Mark W Super Reviewer
  • Dec 29, 2013
    More like an episode of "Mad Men", Todd Haynes' period piece drama "Far From Heaven" tackles some racy issues including homosexuality in the late '50s, interracial relationships, and divorce, all on the backdrop of a picture perfect '50s family. Julianne Moore plays the matriarch of the family, Cathy Whitaker, a stay-at-home mom with more on her plate than the average professional. Between magazine interviews, party planning, and keeping the household in order, Cathy barely has enough time to gossip with her fellow stay-at-home wives, including Eleonor (Patricia Clarkson). Her drifting husband, Frank (Dennis Quaid) is kept away from the home by work, or so he would have her think. A late night dinner run to the office to see her husband proves harmful when the truth surfaces of why he actually stays late at work. Add to that the blossoming relationship between herself and her black gardener Raymond (Dennis Haysbert) and the film is a muddle of a gossiper's delight. Moore steals the show with her reserved nature, powering through the heavy portions of the film, putting the entire cast of "Mad Men" to shame. However, Quaid and Haysbert never quite bring to the table the same level of awe. And Viola Davis shows her uncanny nature as a maid almost a decade before "The Help". "Far From Heaven" never quite answers a majority of its questions and really does come off like an episode of a television show, but with enough star power and "before its time" content, the film holds together well enough to captivate.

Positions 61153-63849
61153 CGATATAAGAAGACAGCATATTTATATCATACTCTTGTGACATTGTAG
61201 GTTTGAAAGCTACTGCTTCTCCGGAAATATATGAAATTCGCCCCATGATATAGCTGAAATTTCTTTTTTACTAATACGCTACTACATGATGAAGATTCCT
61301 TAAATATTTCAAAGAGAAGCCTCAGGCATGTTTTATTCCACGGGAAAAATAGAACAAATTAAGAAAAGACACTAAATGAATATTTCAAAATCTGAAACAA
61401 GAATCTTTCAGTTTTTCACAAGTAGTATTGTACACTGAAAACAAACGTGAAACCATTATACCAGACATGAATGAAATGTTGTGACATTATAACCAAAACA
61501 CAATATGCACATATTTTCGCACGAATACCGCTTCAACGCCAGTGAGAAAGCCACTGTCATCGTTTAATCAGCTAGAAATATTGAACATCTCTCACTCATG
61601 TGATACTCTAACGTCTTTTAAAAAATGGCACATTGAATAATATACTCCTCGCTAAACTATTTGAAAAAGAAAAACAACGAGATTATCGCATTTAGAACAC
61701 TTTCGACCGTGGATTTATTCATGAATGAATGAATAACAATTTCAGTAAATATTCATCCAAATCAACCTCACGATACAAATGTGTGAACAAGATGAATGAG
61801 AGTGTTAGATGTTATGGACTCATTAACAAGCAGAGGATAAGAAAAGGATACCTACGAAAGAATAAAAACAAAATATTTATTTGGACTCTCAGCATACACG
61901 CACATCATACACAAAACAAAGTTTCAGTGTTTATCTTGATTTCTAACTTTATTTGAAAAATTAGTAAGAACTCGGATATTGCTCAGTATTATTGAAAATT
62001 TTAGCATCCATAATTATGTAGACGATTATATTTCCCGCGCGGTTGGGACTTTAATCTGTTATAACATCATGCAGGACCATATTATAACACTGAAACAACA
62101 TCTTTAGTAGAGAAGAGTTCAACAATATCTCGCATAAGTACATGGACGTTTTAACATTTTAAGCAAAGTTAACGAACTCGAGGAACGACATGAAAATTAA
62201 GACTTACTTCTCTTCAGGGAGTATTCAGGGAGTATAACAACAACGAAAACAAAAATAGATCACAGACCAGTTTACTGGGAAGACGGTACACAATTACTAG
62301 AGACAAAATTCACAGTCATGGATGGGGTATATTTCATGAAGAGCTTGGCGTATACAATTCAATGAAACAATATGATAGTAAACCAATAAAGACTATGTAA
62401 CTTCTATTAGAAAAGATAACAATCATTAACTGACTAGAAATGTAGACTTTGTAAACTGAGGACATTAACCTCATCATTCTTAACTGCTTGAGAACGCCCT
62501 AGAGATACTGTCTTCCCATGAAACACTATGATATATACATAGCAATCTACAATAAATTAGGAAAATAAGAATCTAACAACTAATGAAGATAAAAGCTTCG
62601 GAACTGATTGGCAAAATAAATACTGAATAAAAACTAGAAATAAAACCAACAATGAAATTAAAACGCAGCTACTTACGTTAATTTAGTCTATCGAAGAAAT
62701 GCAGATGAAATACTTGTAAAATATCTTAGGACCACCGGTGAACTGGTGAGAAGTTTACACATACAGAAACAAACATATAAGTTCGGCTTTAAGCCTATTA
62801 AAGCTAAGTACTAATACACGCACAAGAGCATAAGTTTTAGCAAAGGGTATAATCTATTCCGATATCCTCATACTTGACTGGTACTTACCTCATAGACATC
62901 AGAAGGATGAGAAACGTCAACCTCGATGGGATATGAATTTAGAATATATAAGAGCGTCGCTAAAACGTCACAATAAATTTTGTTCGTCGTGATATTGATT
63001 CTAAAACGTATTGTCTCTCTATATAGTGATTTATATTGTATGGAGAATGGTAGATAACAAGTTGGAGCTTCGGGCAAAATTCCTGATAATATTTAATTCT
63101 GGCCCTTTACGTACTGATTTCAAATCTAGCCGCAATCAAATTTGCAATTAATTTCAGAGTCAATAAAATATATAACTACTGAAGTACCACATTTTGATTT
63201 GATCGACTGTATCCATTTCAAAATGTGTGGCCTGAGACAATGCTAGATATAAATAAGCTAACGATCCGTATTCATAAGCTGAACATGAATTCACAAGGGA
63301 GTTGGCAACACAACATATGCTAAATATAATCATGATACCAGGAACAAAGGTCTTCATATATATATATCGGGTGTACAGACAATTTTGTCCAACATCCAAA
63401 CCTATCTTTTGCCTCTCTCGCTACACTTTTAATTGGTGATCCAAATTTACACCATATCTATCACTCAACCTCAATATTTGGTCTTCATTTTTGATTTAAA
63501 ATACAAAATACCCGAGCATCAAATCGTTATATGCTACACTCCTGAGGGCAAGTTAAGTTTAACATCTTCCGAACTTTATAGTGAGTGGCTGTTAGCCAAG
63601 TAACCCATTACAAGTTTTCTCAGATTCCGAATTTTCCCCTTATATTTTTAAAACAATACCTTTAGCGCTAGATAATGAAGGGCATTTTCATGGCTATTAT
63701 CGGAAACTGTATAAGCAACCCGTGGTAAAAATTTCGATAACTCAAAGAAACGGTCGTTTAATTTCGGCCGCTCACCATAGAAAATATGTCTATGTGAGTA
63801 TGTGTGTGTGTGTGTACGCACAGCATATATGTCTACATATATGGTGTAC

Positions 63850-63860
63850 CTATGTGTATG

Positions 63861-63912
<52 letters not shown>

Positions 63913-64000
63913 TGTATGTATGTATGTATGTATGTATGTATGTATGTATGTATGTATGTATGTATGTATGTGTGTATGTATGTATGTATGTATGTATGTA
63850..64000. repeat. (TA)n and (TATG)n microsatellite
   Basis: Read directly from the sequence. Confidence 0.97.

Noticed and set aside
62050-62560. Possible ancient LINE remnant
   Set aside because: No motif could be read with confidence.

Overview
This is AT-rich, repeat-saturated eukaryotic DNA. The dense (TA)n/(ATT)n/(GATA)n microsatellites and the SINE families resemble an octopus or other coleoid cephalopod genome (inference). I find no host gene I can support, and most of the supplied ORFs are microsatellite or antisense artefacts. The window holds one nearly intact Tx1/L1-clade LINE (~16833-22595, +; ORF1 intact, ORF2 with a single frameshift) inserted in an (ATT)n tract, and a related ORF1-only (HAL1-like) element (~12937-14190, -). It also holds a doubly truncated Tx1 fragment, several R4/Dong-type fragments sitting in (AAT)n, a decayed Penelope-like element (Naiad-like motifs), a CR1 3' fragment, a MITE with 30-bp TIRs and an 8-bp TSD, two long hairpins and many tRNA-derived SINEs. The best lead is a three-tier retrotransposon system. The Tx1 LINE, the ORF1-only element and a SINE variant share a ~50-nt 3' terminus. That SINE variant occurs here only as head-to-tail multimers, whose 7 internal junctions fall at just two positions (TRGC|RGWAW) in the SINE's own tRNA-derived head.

Christopher H Super Reviewer
  • Sep 08, 2013